Ralph Breaks the Internet ★★★★

I expected this to be The Emoji Movie 2.0. The trailers were frankly pretty terrible, the Disney brand-milking was super obvious, and even as a massive fan of the first movie (it's my favorite modern Disney film) I couldn't imagine a world where this would be even close to as good.

Turns out, Ralph Breaks the Internet is just as hilarious, emotional, smart, and overall charming as its predecessor. Easily one of the most entertaining and heartwarming theater experiences I've had all year, and my whole family had an awesome time.

My biggest fear for this movie was that the vision of the internet it showed in the trailers would be nonsensical and underdeveloped. One of the things I loved most about the first movie was how well-fleshed-out and rich the world of the arcade was; at least on every level it needed to, it made total sense. From the looks of the trailers, the internet wasn't gonna be that way; it looked a whole lot more gimmicky and shallow than it should be.

All that said...I'm happy to report that I was dead wrong. I love everything about the vision of the internet presented here. Some things definitely had to be played up for the sake of plot and character (worthy causes, to be sure) but as a whole, the world the film presents makes a good amount of sense and it's also just a joy to watch onscreen. And beyond the intelligent logistical/visual presentation of the internet world - I really liked the depictions of Pop-Up ads and ad-blockers, btw - the thematic commentaries intertwined with it are really what make the whole film work. We're talking toxic masculinity, we're talking hate comments, we're talking viral video lifecycles, algorithms, and online personas vs. real life personas. Lots of this stuff is played for laughs, and it totally lands, but there's a good amount that really has some important things to say beneath the surface too. And best of all: the film doesn't feel out of touch. There's just enough brand recognition and IPs to keep it feeling like this is the *real* internet, but not so many that it feels like product placement. Even the fact that we're using knockoff Google instead of real Google is explained. I'd wager, actually, that this is Disney's most self-aware (and even humorously self-deprecating) movie to date. Stay all the way through the credits, you'll see what I mean.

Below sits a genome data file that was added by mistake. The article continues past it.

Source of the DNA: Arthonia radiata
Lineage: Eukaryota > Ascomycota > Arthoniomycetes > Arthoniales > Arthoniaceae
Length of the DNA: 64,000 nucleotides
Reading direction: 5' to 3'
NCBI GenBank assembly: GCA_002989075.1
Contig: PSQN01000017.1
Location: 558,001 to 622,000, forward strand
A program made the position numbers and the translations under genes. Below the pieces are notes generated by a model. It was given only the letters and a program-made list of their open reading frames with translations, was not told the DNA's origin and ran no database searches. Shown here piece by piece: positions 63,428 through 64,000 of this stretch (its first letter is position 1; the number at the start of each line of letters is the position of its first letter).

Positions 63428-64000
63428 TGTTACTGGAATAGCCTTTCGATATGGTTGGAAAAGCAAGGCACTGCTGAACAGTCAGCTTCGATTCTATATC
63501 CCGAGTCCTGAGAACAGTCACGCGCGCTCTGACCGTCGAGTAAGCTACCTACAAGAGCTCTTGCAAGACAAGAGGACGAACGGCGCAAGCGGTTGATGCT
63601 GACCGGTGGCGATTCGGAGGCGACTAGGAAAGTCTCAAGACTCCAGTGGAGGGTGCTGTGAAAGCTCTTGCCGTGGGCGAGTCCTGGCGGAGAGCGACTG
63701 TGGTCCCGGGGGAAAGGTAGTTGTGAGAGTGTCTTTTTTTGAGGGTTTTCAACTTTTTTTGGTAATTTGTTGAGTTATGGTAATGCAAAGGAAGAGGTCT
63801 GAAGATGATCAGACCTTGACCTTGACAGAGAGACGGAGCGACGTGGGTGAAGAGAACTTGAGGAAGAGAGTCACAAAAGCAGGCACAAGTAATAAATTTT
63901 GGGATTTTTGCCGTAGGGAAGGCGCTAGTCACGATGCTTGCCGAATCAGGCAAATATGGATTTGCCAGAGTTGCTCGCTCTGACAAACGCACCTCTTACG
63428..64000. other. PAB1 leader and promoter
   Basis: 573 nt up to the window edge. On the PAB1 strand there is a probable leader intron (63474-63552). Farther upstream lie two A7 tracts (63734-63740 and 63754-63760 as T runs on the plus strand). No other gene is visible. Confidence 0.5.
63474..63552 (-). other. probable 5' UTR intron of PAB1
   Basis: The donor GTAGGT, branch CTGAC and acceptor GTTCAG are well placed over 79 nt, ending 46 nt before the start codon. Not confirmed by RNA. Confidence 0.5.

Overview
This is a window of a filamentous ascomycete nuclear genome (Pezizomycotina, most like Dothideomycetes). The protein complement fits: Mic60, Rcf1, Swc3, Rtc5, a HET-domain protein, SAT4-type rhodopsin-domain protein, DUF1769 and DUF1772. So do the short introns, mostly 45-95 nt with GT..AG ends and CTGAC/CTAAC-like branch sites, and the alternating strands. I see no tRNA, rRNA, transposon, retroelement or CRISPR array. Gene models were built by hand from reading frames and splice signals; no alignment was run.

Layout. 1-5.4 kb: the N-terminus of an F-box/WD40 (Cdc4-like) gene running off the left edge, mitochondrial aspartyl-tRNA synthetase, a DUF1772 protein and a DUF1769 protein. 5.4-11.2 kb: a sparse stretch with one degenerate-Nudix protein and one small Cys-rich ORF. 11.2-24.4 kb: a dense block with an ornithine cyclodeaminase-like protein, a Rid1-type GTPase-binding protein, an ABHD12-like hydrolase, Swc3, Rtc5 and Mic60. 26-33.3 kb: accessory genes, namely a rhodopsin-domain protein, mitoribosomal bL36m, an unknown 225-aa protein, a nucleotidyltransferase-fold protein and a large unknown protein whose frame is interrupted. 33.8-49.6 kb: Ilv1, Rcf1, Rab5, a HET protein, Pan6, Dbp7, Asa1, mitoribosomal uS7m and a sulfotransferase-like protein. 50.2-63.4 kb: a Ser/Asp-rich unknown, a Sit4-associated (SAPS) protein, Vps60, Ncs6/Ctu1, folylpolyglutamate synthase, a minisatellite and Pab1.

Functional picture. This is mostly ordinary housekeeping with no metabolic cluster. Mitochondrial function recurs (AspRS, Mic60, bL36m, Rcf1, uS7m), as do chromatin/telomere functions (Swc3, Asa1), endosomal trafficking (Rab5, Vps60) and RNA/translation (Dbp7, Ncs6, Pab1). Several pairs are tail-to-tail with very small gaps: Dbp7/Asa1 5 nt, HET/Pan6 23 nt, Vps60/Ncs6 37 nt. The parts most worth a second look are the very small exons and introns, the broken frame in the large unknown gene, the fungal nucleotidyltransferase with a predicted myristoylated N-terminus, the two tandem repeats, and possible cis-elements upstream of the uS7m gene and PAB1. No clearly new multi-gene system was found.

More than anything, this film works because it's so anchored in the emotional dynamic between Ralph and Vanellope - a relationship covered with fart jokes but layered with insecurities and self-doubt. Everything in the film feels like the natural evolution of their relationship from the first film; nothing is tacked-on for the sake of a sequel. And ultimately, the resolution we end on is surprisingly bittersweet (as was the first movie's ending) and very sincere. As a huge fan of the first Wreck-it Ralph, this followup may not have quite hit the perfection of the original, but about as energetic and emotionally consistent as a sequel can get.